November 22, 2018

MANILA—The Philippines’ new poverty index that complements the existing income-based poverty measurement, will help improve the design of development programs of the government, the National Economic and Development Authority (NEDA) said.

“We congratulate the Philippine Statistics Authority (PSA) for developing the multi-dimensional poverty statistics and releasing the results last week. This will greatly help the government gain a full understanding of the extent of poverty that Filipinos experience. The multidimensional poverty index (MPI) will likewise help shape our poverty-reduction efforts,” Socioeconomic Planning Secretary Ernesto M. Pernia said.

MPI, which has already been adopted by several countries in the world, captures the multiple deprivations that each person experiences, in relation to education, health, and living standards.

“While there is a strong correlation between income and quality of life, there are other aspects of poverty that income does not reflect,” Pernia said.

In its initial methodology, PSA, an attached agency of NEDA, identified 13 indicators across the following four dimensions namely: education; health and nutrition; housing, water and sanitation; and, employment.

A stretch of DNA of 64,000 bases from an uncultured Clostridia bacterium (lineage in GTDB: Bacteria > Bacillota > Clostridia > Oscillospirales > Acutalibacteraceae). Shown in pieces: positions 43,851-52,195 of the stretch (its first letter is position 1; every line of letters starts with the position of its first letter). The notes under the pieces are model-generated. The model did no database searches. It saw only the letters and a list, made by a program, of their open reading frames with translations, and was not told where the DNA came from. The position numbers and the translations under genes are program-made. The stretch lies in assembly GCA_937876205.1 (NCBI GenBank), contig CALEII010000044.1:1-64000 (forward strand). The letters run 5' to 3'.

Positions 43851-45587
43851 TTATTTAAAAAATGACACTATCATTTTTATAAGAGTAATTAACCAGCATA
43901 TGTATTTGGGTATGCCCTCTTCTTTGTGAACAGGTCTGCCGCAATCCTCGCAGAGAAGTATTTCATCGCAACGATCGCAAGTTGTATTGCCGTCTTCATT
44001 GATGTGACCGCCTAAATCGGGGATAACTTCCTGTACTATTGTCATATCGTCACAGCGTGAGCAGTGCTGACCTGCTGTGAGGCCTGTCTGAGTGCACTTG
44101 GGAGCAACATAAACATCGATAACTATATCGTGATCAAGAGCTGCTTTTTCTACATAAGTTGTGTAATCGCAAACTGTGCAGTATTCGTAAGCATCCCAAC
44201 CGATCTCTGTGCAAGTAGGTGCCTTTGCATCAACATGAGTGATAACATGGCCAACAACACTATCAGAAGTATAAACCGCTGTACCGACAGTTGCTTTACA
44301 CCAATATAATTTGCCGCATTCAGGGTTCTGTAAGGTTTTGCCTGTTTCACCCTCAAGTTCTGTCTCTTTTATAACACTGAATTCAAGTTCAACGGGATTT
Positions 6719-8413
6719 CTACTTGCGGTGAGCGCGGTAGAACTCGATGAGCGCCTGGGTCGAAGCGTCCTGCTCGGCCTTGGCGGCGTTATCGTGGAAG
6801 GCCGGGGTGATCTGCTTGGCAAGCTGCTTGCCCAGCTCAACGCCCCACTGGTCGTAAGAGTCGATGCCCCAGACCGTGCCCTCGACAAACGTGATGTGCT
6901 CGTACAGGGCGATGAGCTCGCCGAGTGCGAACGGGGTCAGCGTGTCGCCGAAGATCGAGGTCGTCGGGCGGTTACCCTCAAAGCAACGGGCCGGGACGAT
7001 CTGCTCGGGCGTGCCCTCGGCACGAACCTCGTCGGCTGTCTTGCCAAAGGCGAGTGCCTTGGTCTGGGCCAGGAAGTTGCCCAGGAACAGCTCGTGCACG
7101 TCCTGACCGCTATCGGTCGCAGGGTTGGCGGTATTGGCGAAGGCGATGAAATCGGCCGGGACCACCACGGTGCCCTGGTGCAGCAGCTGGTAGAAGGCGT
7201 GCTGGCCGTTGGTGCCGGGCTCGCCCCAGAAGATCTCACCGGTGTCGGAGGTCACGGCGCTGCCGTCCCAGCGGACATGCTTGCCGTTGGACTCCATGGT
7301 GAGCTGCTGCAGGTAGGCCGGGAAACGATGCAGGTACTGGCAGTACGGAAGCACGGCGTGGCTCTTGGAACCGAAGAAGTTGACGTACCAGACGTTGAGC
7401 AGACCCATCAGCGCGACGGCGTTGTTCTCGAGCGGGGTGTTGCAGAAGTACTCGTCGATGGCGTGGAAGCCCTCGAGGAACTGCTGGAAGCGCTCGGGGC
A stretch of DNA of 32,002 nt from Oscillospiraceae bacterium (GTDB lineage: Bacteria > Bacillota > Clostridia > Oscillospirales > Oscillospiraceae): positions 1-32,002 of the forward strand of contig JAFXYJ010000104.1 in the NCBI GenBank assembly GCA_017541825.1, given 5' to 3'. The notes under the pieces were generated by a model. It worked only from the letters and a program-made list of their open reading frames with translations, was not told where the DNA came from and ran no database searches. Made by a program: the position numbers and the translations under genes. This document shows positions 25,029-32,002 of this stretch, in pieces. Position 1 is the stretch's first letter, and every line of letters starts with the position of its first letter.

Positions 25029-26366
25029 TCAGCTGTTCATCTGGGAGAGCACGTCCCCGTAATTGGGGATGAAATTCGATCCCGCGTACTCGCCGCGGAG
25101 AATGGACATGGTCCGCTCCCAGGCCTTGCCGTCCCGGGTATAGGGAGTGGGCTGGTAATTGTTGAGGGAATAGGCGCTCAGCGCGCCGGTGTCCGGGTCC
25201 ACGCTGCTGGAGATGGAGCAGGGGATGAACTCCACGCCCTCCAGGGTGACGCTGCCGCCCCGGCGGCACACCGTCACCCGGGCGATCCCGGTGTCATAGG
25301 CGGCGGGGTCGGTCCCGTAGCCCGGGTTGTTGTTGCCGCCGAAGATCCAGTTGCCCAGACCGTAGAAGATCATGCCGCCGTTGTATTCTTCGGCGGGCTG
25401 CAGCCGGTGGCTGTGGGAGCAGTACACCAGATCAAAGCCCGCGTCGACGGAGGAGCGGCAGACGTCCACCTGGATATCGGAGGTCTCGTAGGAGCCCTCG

PSA said one is “multidimensionally deprived” or poor if he or she is deprived in at least one third or four of the 13 indicators. Results of the PSA survey show that multidimensionally deprived Filipinos—or the proportion of Filipinos deprived in at least four out of the 13 indicators—were estimated at 23.9 percent in 2016 and 17.3 percent in 2017.

“Not only do we now know if a family is poor, but also the aspect of quality of life in which they are suffering the most deprivation from, and in response, the intervention that is most needed,” Pernia said.

The Education dimension’s share in MPI was at 36.5 percent and 36.9 percent in 2016 and 2017, respectively. It was followed by the Health and Nutrition dimension with a contribution of 26.2 percent in 2016 and 27.5 percent in 2017. The share of Housing, Water and Sanitation in MPI was 26.4 percent in 2016 and 27.4 percent in 2017. Employment dimension, on the other hand, had the least share in MPI at 10.9 in 2016 and 8.3 in 2017.

“Hopefully, PSA will finalize its methodology soon and report on this measure periodically starting next year,” Pernia said.

Every three years, PSA conducts the Family Income and Expenditure Survey (FIES), which provides data on family income and expenditures, poverty incidence and the levels of living and income disparities.

Initial results of the 2018 FIES are expected to be released in the first half of 2019.